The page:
Mobile is a rapidly evolving medium, with a constantly expanding range of devices. As a result, designing for mobile sites can be particularly challenging -- even more so given the need to keep your brand strong by maintaining cross-channel consistency.
This challenge is reflected in our recent study which showed that only 20% of the UK’s largest companies currently have mobile web sites. And of those that do, the majority are still struggling with site quality and usability issues.
One of main challenges businesses face when designing or developing content for mobile websites is that best practice standards for traditional (desktop) websites are not all directly applicable, because mobile devices differ from desktop computers in a number of significant ways.
The top 10 issues you need to take into account when designing for mobile are as follows:
- The reduced screen size of mobile devices
- Less memory and bandwidth
- Most devices lack the ability to display multiple windows on the same screen
- Slower speed of service
- Harder text entry -- many devices do not have pointing devices (e.g. a mouse or physical keyboard). This all makes entering data slow and tricky, with mistakes a frequent occurrence.
- Limited web standards support
- Variable support for certain file types (e.g. secure pages, Flash, PDFs, video)
- Limitations imposed by battery life
- Variable support for cookies, embedded objects or scripts
- Not all devices have color screens.
Bearing the above issues in mind, here are five essential tips for delivering effective mobile content:
- Be goal-directed. Mobile web browsing can take longer because of slower connection speeds (although this continues to improve), and users don’t want to waste time. Consider the user’s reason for visiting any given page and remove all text that does not help them achieve that goal. Offer key information first, so users can decide whether they want to continue reading.
- Limit page content to less than 500 words and keep paragraphs to a maximum of two or three sentences long. Anything longer than this will be difficult to follow on a small screen.
- Use bullet points. Bulleted lists are a great way to present information in a concise format as they help users to select relevant information quickly.
- Links. Many mobile browsers lack basic controls, such as "back," so adjusting link navigation is important. So, include at least one link on every page (which prevents pages becoming dead-ends), but limit links to ten per page (except on index pages).
- Indicate when a link will open in a new window. Some mobile devices do not support more than one window and users may think the link is broken.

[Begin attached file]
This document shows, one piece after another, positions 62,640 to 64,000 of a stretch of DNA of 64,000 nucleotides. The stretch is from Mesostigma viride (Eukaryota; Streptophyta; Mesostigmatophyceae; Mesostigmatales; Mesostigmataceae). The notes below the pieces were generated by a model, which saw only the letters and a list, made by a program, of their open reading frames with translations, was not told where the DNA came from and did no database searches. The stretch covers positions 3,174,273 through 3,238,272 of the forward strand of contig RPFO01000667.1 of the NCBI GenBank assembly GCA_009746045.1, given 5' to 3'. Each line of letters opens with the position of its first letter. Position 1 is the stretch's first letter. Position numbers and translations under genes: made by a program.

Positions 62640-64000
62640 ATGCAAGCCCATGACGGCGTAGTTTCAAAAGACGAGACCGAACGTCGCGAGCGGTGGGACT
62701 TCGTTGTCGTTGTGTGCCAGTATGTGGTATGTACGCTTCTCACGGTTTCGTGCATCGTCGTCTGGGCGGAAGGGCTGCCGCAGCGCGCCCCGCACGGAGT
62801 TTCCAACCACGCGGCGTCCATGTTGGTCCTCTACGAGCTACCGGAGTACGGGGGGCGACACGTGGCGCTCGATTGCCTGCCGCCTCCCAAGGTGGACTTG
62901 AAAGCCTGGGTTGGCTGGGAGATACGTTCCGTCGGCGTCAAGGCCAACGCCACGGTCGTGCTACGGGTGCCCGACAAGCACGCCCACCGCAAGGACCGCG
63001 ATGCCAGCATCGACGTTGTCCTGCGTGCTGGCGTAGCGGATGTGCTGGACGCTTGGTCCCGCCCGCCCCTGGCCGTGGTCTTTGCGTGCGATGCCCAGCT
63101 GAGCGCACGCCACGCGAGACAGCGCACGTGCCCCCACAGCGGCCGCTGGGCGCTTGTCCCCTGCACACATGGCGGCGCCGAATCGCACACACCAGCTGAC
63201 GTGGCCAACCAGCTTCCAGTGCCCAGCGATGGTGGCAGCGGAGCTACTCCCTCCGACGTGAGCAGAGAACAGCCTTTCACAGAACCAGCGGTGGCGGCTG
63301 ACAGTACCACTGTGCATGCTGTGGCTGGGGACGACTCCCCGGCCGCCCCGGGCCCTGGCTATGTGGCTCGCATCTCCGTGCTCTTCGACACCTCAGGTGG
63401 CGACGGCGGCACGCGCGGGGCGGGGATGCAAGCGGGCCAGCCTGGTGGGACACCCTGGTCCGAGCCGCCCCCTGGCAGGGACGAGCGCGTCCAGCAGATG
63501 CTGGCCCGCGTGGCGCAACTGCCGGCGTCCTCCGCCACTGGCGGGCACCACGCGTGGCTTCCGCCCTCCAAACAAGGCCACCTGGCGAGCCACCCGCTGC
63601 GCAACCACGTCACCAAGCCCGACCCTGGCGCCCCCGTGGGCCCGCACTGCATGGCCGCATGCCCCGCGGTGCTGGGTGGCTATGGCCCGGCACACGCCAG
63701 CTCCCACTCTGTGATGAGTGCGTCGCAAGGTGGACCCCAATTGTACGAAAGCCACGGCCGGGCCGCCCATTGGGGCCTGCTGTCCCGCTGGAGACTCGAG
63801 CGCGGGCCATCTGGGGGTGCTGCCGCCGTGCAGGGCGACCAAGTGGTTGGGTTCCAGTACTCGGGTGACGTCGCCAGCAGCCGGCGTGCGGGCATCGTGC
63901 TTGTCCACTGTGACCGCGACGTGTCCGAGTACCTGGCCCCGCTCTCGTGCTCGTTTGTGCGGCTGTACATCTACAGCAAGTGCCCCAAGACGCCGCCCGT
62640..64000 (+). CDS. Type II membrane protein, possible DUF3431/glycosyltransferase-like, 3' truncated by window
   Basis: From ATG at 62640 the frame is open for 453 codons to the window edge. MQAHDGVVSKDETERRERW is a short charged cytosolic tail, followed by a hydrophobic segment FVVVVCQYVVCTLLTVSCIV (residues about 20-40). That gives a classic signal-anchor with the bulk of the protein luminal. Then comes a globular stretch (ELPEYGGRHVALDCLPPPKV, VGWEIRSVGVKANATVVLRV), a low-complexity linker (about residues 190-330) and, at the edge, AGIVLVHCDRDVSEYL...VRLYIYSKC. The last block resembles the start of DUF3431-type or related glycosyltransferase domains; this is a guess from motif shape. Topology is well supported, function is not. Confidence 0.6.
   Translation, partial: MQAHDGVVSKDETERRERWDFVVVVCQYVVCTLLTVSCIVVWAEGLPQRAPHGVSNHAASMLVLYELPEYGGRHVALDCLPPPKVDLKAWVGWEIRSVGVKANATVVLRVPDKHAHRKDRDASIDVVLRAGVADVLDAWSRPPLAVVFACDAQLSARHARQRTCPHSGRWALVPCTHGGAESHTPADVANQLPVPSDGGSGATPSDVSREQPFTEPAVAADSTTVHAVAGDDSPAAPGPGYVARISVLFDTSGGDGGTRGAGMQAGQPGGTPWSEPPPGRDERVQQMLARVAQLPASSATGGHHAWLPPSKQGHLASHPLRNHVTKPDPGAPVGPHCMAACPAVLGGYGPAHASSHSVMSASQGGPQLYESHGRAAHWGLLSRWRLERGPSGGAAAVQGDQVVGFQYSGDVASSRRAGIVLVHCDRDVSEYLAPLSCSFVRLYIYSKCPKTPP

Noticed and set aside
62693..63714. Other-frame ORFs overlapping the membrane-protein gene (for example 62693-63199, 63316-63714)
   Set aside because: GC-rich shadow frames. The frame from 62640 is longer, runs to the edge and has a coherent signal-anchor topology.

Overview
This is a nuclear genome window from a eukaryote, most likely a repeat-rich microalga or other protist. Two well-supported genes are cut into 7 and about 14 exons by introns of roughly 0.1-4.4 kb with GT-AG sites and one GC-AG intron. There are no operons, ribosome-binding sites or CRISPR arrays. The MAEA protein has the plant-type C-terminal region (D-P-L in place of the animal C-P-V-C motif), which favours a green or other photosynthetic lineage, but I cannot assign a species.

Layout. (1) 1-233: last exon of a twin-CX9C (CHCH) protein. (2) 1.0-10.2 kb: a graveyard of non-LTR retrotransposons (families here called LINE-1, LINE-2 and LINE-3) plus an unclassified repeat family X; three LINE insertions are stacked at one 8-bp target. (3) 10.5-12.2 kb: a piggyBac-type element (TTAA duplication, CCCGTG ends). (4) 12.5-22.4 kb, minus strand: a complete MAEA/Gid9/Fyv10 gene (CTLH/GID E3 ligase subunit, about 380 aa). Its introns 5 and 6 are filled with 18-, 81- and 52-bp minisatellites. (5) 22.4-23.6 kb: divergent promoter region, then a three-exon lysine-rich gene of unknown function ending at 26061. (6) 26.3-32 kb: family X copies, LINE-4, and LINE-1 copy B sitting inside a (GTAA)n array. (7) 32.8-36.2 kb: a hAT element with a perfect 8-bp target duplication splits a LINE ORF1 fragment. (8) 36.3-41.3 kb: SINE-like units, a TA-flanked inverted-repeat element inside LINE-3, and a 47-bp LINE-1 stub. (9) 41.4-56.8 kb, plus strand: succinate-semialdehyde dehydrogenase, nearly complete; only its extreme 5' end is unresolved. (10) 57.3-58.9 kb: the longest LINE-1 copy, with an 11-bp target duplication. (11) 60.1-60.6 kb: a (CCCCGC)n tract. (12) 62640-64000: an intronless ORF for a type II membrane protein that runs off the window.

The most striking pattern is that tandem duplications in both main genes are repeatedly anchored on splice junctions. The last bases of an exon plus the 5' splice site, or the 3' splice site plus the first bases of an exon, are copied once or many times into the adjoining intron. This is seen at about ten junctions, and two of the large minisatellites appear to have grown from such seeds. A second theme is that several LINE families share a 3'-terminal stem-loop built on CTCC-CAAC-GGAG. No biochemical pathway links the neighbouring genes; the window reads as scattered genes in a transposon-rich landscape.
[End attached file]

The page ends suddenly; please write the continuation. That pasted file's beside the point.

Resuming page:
Great by Design
When it comes to design, it’s not so much the limitations of mobile devices that perplexes -- it’s their diversity. iPhone, BlackBerry, Windows, Android: they all have different specifications. For example, the average screen resolution for mobile devices changes quite frequently, and there is as yet no standard common resolution.
Again, bearing in mind the top ten issues set out above, here are five tips to help you on your way.
- Stick to standards. When designing for mobile, it’s useful to follow the principle of progressive enhancement. Use a safe set of core technologies to deliver the essential content and then use, but don't rely on, further techniques.
- Keep image dimensions small. Do not exceed 120 pixels in width (unless you are using advanced device detection techniques). Any images that are too large for the screen will be difficult to view. Sometimes devices resize these large images and distort them. The entire image should be viewable without scrolling.
- Use relative (e.g. %), not absolute (e.g. px or ems) values, except for images and for margins, borders and padding, which should be specified in pixels. This will allow the design to expand naturally and contract to fit page width.
- If you’re using rich media such as animation and video, it’s important to specify whether the video can be played on a user’s device. This helps users avoid downloading incompatible software.
- Aim to keep pages to less than 20K and keep Java and CSS files small. Roughly 10K for markup and 10K for images is a good standard for mobile pages. Also, remember that some phones will only cache files that are 25 kb or less, so aim to keep any reused files under this restriction.
Maintenance Through Monitoring
Crucially, not everything is different when it comes to the mobile web. Earlier this year, when we carried out the survey mentioned above we found that mobile sites are more likely than desktop sites to contain basic errors such as broken links, and to fall behind when it comes to accessibility, usability and SEO.
These findings highlight a final, crucial key to success: regular monitoring. Mobile web is a rapidly evolving medium, so to ensure your mobile site continues to deliver that high-quality user experience over time takes regular assessment.
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